What we are Doing:

Thanks to 3 years of funding from the Natural Environment Research Council (NERC) this project is looking at early rice agriculture by using science-based archaeology to learn about the interactions between humans and their environment in Asia from roughly 7,000 - 4,000 years ago. 

Through the systematic recording of modern traditional farming techniques, we will create a unique record of rice ecology which we can compare to the archaeological record.  This comparison will provide an all new insight to the ways rice was domesticated, how agricultural systems spread, and how the interconnected development between rice and humans began.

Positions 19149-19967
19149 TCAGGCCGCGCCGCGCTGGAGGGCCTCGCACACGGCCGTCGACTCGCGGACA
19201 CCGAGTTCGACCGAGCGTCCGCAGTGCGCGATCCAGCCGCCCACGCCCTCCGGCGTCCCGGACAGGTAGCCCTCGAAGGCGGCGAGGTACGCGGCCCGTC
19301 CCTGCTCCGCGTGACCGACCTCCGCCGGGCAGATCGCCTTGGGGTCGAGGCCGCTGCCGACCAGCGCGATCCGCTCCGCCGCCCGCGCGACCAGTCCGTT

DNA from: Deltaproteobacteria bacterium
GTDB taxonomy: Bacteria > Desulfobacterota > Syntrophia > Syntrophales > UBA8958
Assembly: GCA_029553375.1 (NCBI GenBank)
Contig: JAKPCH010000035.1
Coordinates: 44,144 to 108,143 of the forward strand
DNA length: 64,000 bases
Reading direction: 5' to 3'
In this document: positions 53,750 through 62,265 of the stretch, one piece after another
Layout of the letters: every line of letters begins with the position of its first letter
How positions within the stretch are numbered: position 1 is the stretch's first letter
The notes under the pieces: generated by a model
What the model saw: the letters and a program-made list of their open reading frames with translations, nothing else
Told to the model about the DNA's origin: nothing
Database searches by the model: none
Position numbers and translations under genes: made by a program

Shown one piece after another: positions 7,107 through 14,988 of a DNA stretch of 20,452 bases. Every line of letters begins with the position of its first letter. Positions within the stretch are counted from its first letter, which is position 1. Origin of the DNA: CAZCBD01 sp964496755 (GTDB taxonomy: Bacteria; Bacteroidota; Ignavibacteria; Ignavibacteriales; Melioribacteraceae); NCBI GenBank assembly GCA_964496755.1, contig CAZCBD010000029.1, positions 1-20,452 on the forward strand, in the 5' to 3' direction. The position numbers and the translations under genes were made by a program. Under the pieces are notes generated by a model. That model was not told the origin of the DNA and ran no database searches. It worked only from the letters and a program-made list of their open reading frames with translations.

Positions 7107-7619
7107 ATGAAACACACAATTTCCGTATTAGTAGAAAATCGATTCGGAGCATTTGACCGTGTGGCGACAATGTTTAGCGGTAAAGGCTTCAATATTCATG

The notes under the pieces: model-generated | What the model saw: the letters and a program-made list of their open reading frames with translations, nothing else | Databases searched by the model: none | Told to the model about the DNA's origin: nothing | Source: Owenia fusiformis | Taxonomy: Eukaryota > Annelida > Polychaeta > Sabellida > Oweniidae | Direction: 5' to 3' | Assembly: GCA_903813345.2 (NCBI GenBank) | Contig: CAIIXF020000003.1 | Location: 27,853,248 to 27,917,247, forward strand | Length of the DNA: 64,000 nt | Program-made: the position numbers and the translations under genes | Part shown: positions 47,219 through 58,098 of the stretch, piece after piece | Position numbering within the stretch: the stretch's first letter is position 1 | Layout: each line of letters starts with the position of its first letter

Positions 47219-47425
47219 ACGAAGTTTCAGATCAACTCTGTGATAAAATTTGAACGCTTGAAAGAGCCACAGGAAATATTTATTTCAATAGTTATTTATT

As part of this research we will also be looking at patterns of methane gas emissions from rice farming in the archaeological record.  Greenhouse gasses, created by methane emissions, can be recorded in early rice domestication and as agriculture developed across Asia.  Using comparative scientific approaches we hope to uncover just what sort of role rice played in early climate change, and how this global staple crop has impacted the environment throughout its complex relationship with humans.